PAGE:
Note that Grant had more yards than any of them but Denson. But two aspects of Grant's season that were worrisome: his large number of carries and his fairly low per-carry average. Only Denson came anywhere close to Grant's 261 carries, but even he ended the season at right about 200 carries, which is right where Grant hit the wall (Grant through 202 carries had 920 yards -- he had only 165 on 59 carries for the rest of the season). As to per carry average, a successful rushing attack usually requires one or two feature backs who average around 5 yards per carry. N.D.'s rushing attack was actually meeting those levels through the first eight games, but as Grant approached the 200-carry mark for the season N.D.'s rushing attack went over the cliff.
Let's look at the breakdown:
First 8 games: 175 carries, 813 yards (4.7 per carry, 102 per game)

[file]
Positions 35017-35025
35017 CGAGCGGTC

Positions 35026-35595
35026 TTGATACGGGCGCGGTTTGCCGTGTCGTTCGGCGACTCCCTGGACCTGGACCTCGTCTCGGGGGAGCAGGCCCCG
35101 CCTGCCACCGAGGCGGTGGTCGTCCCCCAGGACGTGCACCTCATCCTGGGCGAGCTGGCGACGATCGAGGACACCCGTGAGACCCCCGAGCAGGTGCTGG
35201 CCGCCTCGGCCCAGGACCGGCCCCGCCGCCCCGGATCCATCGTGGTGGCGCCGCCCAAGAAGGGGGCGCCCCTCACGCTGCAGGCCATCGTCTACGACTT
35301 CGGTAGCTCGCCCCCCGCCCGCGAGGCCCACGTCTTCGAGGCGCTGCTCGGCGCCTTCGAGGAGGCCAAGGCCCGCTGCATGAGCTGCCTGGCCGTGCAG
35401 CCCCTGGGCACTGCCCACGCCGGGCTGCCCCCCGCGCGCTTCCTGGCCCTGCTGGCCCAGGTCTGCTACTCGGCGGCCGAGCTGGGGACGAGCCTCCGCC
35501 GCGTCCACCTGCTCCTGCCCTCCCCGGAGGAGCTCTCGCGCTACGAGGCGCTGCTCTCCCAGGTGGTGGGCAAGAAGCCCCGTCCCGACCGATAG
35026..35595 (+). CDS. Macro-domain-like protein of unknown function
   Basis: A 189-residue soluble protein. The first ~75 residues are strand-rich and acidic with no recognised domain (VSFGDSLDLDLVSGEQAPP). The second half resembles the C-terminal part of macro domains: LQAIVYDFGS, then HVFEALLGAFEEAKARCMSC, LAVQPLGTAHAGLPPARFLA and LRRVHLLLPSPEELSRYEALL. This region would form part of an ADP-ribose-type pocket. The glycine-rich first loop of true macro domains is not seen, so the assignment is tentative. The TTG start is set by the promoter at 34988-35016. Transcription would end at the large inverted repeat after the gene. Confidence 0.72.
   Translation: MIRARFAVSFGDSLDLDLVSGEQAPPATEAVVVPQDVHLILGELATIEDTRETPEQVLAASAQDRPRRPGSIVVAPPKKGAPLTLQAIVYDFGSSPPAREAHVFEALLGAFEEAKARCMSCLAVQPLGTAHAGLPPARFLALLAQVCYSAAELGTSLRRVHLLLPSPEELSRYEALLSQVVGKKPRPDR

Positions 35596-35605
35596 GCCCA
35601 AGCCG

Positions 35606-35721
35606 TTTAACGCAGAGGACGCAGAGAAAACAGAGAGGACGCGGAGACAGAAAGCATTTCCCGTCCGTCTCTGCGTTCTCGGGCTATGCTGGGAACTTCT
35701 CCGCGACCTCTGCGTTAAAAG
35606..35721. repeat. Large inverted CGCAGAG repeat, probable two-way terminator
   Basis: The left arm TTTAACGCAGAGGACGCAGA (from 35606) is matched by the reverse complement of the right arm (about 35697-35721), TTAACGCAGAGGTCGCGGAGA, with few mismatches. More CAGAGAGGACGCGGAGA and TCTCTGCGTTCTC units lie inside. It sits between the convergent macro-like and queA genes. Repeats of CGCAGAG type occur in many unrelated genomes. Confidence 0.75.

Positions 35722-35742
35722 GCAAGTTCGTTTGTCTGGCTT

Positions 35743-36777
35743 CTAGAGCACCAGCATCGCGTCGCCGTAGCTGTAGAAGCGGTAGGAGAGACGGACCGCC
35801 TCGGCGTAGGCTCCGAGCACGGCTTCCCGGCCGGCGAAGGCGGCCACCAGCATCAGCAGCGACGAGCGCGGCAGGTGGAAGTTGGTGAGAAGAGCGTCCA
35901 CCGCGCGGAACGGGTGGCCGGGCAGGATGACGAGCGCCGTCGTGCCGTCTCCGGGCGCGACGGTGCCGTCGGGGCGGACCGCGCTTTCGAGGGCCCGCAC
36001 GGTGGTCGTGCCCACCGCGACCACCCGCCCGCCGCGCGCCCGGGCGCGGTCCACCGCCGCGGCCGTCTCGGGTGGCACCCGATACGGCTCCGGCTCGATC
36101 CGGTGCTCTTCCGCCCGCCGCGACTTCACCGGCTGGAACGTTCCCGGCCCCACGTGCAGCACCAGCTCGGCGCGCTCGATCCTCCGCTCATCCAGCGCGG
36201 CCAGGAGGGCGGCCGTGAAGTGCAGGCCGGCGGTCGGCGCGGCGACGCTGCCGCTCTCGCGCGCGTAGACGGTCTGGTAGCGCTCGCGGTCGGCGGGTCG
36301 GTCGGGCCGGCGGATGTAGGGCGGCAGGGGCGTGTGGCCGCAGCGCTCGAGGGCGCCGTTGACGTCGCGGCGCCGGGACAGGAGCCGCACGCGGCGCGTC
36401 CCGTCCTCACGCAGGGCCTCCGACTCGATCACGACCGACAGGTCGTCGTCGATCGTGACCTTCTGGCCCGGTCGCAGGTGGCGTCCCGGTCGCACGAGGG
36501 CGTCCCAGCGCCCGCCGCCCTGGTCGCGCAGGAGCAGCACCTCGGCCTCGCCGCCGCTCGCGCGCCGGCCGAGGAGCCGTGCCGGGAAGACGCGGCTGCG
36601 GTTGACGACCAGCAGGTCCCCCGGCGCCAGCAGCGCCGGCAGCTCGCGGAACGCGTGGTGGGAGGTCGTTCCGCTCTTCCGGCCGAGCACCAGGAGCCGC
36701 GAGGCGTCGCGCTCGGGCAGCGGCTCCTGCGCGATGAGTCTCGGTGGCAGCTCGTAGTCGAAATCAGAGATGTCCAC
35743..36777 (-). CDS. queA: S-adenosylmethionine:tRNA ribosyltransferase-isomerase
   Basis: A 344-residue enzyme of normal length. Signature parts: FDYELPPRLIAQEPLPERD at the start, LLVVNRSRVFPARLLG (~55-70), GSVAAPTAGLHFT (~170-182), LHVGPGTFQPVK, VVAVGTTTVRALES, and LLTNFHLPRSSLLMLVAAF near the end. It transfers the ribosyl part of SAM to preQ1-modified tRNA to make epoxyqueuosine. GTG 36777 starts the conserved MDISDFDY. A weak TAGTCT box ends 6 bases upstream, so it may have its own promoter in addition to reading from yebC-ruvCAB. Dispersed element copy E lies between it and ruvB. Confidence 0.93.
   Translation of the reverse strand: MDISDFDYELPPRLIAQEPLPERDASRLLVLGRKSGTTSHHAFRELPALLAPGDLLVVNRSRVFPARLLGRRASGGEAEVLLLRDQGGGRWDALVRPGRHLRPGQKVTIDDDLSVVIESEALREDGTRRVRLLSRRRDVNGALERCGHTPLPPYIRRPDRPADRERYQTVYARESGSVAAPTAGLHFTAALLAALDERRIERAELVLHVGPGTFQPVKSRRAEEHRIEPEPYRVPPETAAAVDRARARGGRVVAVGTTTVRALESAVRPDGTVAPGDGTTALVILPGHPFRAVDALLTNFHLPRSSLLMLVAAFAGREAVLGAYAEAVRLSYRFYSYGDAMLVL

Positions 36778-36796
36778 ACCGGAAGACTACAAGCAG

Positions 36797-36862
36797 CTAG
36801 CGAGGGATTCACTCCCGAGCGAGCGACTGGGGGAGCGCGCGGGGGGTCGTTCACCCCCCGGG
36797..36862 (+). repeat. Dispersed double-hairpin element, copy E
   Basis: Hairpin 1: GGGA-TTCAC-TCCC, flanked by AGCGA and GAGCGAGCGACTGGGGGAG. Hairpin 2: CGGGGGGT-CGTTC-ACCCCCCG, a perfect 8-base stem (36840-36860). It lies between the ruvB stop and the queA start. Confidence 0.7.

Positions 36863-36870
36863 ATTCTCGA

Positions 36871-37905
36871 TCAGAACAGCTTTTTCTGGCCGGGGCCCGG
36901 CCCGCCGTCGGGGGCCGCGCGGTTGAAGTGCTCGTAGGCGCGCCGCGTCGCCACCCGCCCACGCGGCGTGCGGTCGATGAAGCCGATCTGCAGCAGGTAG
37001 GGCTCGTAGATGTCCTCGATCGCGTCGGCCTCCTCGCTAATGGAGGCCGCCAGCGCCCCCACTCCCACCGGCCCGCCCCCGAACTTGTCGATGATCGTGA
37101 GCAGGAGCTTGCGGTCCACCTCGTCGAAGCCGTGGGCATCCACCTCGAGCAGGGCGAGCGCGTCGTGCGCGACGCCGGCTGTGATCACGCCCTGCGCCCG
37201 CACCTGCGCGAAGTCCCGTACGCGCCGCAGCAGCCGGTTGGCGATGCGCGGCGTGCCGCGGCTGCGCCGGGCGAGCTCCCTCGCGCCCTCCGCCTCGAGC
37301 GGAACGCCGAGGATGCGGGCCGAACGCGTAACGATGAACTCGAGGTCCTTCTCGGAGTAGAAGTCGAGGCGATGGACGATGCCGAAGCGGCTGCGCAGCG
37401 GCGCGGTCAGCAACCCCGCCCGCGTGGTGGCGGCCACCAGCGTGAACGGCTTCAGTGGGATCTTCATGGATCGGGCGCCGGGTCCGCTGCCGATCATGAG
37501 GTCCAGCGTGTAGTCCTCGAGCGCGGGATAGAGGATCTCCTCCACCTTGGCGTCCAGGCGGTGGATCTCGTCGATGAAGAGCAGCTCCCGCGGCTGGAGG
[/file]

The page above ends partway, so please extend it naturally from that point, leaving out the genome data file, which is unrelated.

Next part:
Last 5 games: 86 carries, 272 yards (3.2 per carry, 54 per game)
First 8 games: 46 carries, 241 yards (5.2 per carry)
Last 5 games: 31 carries, 92 yards (3.0 per carry)
First 8 games: 29 carries, 106 yards (3.7 per carry)
Last 5 games: 10 carries, 23 yards (2.3 per carry)
Collectively, N.D. tailbacks were gaining 147.9 yards per game and 4.7 per carry through the F.S.U. game and from that point on gained only 87.8 yards per game and 3.3 per carry. It's hard to attribute the falloff to an increase in the level of competition; of the last five opponents really only U.S.C. had a consistently good run defense and Navy and Rutgers were on the whole probably the two weakest teams that N.D. faced this year.
With the benefit of hindsight, it's clear that this very young backfield hit the wall at some point in the Boston College game. Part of it was surely physical (both Grant and Powers-Neal battled injuries beginning fairly early on the in the season) and part of it was mental. The rash of unforced fumbles in the Boston College game clearly weighed heavily on their minds, and when Grant put the ball on the ground again against Navy and was benched in favor on the apparently more sure-handed Powers-Neal, Grant began to look progressively more tentative.